Glass Hammer, “The Dreaming City” @GlassHammerProg

This new track from Glass Hammer is freakin’ awesome…

Don’t miss their amazing new disc Dreaming City, to be released during Easter Week (and now shipping).

If you loved Chronomonaut, then this new album is definitely also for you.

Man, I totally loved Chronomonaut, and in my review I pronounced it their finest album ever.

Glass Hammer amazes by constantly taking things to a whole new level with each new album.

The heaviness promised on Dreaming City thrills my prog metal heart, so stay tuned and get ready to rock 2020 with me at maximum volume…

Bob Dylan: “Murder Most Foul”

What the fork?? Bob Dylan releases a song 17 minutes long… “Murder Most Foul“… Holy prog, Batman!

BTW: You can assemble the original “Blood on the Tracks” from “More Blood, More Tracks”: select tracks 69 (CD5, No.3), 71 (CD5, No.5), 34 (CD3, No.3), 76 (CD5, No.10), 48 (CD4, No.2), 16 (CD2, No.5), 11 (CD1, No.11), 59 (CD4, No.13), 46 (CD3, No.15), & 58 (CD4, No.12).

Get ready for @WhiteCrone on 22/02/2020!

Great sounding tracks below from White Crone!

No hype, definitely as advertised: ‘White Crone’s The Poisoner delivers Traditional Heavy Metal, with traces of prog, proto & doom. Featuring soaring Dickinsonian female vocals, epic dual guitars, thunderous drums & (most especially) iron-fisted bass guitar, The Poisoner will take you “back to the day.”‘

Neil Peart marched to his own beat of faith

neilpeartFrom my tribute to Neil Peart, a focus on his lyrics and their spiritual journey:

Fly by Night (1975) was Peart’s first album with Rush. The title track buoyantly celebrates the sense of adventure that should characterize life: “Start a new chapter / Find what I’m after / It’s changing every day.”

But on Caress of Steel (also 1975), with the track “I Think I’m Going Bald,” Peart grapples with mortality: “My life is slipping away / I’m aging every day / But even when I’m grey / I’ll still be grey my way.”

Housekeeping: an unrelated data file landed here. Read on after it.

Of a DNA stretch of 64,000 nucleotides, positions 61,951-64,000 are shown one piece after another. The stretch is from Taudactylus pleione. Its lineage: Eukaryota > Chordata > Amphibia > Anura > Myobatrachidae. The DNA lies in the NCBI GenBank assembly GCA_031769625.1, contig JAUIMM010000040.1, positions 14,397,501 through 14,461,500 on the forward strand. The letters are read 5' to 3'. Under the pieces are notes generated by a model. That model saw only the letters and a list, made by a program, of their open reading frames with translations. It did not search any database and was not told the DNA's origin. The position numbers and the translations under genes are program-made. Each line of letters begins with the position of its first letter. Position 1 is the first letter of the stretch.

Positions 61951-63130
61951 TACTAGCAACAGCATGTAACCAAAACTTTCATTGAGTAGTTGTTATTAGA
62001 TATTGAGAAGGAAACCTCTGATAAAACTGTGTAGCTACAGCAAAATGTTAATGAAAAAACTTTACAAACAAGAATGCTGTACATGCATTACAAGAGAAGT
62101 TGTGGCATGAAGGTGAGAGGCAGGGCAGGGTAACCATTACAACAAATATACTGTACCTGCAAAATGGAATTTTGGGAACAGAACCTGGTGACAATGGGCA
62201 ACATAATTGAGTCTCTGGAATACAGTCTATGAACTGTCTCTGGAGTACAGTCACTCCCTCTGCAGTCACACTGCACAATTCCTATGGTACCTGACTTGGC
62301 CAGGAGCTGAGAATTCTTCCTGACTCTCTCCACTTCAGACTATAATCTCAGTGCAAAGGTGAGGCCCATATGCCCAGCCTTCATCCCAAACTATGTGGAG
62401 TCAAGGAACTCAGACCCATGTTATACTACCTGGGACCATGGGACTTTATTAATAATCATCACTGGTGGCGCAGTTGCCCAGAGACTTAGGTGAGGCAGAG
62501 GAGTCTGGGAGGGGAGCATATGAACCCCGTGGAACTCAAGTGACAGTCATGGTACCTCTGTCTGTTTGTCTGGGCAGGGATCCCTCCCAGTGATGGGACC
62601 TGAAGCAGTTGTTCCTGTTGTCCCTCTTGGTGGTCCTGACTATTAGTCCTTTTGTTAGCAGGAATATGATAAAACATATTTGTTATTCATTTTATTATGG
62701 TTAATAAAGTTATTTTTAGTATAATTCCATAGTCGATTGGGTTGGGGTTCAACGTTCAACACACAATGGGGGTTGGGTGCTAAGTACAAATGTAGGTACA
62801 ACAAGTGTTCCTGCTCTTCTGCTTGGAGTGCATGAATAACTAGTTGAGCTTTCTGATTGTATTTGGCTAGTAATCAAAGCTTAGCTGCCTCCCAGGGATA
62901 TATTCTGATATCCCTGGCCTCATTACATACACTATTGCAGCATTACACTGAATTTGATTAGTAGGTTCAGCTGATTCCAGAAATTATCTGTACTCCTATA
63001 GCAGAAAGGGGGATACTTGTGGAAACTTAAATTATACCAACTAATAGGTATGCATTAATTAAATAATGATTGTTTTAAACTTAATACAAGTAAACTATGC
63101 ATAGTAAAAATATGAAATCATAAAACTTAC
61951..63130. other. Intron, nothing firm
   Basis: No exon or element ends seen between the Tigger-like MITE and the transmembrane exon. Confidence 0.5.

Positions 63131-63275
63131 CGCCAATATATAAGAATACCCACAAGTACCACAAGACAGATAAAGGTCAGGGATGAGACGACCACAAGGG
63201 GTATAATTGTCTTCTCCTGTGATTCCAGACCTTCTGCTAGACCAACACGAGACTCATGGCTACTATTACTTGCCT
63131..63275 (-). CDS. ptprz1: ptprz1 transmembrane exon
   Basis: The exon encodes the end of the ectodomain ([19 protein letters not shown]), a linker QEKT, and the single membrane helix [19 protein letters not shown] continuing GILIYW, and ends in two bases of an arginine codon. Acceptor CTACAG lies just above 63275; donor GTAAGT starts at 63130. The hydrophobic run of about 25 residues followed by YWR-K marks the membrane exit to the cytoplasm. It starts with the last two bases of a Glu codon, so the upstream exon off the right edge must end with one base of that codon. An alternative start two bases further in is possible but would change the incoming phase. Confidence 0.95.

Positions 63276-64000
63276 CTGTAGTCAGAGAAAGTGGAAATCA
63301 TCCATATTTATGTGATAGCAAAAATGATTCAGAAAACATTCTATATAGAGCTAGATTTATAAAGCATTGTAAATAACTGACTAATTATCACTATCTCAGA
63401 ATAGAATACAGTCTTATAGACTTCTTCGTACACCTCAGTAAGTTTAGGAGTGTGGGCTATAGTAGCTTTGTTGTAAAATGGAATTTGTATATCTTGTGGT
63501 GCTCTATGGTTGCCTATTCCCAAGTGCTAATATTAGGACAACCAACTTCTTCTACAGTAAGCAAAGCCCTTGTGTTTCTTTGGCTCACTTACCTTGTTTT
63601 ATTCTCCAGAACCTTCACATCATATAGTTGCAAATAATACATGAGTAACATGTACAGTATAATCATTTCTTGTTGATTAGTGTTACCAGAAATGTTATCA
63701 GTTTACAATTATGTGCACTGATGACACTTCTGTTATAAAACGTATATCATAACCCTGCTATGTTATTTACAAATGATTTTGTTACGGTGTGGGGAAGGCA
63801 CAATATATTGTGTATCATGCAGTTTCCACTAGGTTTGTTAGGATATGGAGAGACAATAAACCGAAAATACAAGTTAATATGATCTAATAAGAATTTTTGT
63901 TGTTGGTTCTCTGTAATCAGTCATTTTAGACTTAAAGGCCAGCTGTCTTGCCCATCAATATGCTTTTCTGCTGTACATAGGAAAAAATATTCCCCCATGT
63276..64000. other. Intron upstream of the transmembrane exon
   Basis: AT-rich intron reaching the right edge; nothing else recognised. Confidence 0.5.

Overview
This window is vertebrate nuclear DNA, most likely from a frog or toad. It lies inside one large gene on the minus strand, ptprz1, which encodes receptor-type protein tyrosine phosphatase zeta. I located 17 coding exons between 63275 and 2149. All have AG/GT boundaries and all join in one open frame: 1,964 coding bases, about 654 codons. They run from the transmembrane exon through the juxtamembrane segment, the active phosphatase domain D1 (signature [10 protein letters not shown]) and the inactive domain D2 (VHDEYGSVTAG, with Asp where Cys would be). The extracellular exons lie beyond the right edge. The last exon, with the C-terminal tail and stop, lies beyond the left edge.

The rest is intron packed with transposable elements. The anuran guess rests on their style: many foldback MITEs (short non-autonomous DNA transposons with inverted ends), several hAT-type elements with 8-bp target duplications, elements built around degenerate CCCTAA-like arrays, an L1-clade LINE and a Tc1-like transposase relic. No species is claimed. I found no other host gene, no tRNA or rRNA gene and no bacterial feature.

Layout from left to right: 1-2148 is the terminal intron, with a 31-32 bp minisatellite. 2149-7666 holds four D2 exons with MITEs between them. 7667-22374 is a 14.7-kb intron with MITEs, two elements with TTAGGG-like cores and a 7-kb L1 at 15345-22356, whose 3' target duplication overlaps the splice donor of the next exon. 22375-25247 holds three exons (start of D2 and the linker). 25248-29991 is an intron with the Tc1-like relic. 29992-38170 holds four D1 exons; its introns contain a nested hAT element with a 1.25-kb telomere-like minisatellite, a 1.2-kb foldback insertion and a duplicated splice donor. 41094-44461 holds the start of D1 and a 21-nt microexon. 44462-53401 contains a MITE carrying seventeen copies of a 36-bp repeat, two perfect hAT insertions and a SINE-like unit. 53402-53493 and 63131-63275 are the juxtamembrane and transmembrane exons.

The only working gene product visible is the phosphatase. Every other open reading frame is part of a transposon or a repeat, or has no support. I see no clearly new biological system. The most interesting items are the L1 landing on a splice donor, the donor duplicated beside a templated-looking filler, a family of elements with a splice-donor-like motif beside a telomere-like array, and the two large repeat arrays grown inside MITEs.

This independent ethos assumed mythical form on 2112 (Rush’s breakthrough hit album of 1976), which depicts a dystopian sci-fi future where a totalitarian priesthood bans guitar music and tries to bring the story’s hero under its total control.

On A Farewell to Kings (1977), the magnificent song “Xanadu” retells the story of Samuel Taylor Coleridge’s poem “Kubla Khan.” Peart depicts the emptiness that results when one is devoted solely to a life of pleasure: “Waiting for the world to end / Weary of the night / Praying for the light.”

Hemispheres (1978) contains “The Trees,” a memorable parable from Peart about a war between oaks and maples. The terrifying twist ending shows the violent cost of egalitarian revolution: “Now there’s no more oak oppression / For they passed a noble law / And the trees are all kept equal / By hatchet, axe, and saw.”

Although aware of humanity’s evil tendencies, Peart’s humane optimism bursts through in “Jacob’s Ladder,” from Permanent Waves (1980): “Follow men’s eyes / As they look to the skies / The shifting shafts of shining / Weave the fabric of their dreams.”

On the jubilant “Limelight” from Moving Pictures (1981), Peart clings to hope for life lived to the fullest, despite the obstaces presented by social convention: “Those who wish to be / Must put aside the alienation / Get on with the fascination.”

The album Signals (1982) laments those who “sell their dreams for small desires,” in the song “Subdivisions,” which makes the mass-production building zones of suburbia into a metaphor for social conformity: “Subdivisions / In the basement bars / In the backs of cars / Be cool or be cast out.”

Grace Under Pressure (1984) contains the haunting song “Afterimage” about the death of a friend: “Suddenly, you were gone / From all the lives you left your mark upon.”

It’s a testimony to the impact of Neil Peart that so many people felt such a blow from his death.

Music gives shape to our lives as we reflect along with it in our private interior dialogues. Peart was a conversation partner for many in this inner world.

Although he was agnostic in public, yet always “looking for an open door” (as he put it), perhaps the hope and joy he did discover in life may have enabled him to find his way in the end.

Pure Reason Revolution release ‘Eupnea’ on April 3

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Pure Reason Revolution announce Eupnea — their first studio album in nearly 10 years!

Last year, Jon Courtney and Chloë Alper reunited the much-loved Pure Reason Revolution, playing their first show in close to eight years at Midsummer Prog Festival and performing their debut album The Dark Third in full. Today they are excited to announce the release of Eupnea, their first new studio album in nearly 10 years, for the 3rd of April 2020.